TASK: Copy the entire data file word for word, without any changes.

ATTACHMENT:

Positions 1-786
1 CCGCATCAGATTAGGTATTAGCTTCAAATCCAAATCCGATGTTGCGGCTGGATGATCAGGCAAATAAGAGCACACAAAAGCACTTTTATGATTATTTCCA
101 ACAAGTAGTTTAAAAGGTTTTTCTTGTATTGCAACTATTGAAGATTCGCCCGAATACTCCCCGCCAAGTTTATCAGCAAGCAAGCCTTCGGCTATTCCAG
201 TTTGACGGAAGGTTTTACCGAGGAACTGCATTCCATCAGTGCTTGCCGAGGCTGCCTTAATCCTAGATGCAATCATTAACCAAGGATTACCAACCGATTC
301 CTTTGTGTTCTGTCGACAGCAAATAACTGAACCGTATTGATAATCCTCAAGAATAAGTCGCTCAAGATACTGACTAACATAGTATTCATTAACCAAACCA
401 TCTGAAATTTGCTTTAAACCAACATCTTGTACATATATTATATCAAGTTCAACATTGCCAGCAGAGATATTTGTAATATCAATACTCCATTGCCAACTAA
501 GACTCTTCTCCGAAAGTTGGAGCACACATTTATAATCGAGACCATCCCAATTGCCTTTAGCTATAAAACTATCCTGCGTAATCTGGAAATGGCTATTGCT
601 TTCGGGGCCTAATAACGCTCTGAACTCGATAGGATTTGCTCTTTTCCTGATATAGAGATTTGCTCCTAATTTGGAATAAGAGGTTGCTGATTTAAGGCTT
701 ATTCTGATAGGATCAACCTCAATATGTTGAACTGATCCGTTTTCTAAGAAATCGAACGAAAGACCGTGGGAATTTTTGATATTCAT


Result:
Positions 1-786
1 CCGCATCAGATTAGGTATTAGCTTCAAATCCAAATCCGATGTTGCGGCTGGATGATCAGGCAAATAAGAGCACACAAAAGCACTTTTATGATTATTTCCA
101 ACAAGTAGTTTAAAAGGTTTTTCTTGTATTGCAACTATTGAAGATTCGCCCGAATACTCCCCGCCAAGTTTATCAGCAAGCAAGCCTTCGGCTATTCCAG
201 TTTGACGGAAGGTTTTACCGAGGAACTGCATTCCATCAGTGCTTGCCGAGGCTGCCTTAATCCTAGATGCAATCATTAACCAAGGATTACCAACCGATTC
301 CTTTGTGTTCTGTCGACAGCAAATAACTGAACCGTATTGATAATCCTCAAGAATAAGTCGCTCAAGATACTGACTAACATAGTATTCATTAACCAAACCA
401 TCTGAAATTTGCTTTAAACCAACATCTTGTACATATATTATATCAAGTTCAACATTGCCAGCAGAGATATTTGTAATATCAATACTCCATTGCCAACTAA
501 GACTCTTCTCCGAAAGTTGGAGCACACATTTATAATCGAGACCATCCCAATTGCCTTTAGCTATAAAACTATCCTGCGTAATCTGGAAATGGCTATTGCT
601 TTCGGGGCCTAATAACGCTCTGAACTCGATAGGATTTGCTCTTTTCCTGATATAGAGATTTGCTCCTAATTTGGAATAAGAGGTTGCTGATTTAAGGCTT
701 ATTCTGATAGGATCAACCTCAATATGTTGAACTGATCCGTTTTCTAAGAAATCGAACGAAAGACCGTGGGAATTTTTGATATTCAT